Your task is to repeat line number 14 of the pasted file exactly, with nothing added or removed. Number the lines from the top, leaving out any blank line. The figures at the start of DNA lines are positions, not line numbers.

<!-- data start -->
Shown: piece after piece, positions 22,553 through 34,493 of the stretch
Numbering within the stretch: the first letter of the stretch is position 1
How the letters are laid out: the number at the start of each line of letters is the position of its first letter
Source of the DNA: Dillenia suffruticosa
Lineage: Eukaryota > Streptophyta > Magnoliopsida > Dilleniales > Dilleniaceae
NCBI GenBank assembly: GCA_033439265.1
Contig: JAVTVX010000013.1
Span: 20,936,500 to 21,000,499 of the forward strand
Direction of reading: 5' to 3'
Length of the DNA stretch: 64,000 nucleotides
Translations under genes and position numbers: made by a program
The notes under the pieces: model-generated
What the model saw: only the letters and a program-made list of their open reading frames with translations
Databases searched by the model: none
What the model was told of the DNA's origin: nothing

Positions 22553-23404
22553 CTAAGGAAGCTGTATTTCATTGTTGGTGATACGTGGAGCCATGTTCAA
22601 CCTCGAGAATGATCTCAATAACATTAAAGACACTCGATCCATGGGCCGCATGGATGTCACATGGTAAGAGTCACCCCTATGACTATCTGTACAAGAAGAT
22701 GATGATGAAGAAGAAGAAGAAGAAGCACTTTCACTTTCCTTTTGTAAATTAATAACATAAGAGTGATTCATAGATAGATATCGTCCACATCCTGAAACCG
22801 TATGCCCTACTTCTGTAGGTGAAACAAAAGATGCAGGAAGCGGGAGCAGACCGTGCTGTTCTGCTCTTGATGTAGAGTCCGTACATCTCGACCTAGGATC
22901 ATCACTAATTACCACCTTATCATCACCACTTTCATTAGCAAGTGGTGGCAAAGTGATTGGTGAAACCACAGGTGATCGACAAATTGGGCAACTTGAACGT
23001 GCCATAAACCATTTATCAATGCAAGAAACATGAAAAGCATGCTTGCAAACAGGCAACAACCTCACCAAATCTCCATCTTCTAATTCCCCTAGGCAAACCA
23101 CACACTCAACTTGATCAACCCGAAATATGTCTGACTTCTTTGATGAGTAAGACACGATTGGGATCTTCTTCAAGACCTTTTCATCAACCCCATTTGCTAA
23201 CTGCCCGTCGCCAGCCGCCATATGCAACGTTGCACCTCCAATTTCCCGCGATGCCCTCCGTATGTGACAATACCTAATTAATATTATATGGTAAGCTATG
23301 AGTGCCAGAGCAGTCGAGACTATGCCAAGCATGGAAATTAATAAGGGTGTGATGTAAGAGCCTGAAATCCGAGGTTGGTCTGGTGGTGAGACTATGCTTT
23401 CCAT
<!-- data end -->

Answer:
Databases searched by the model: none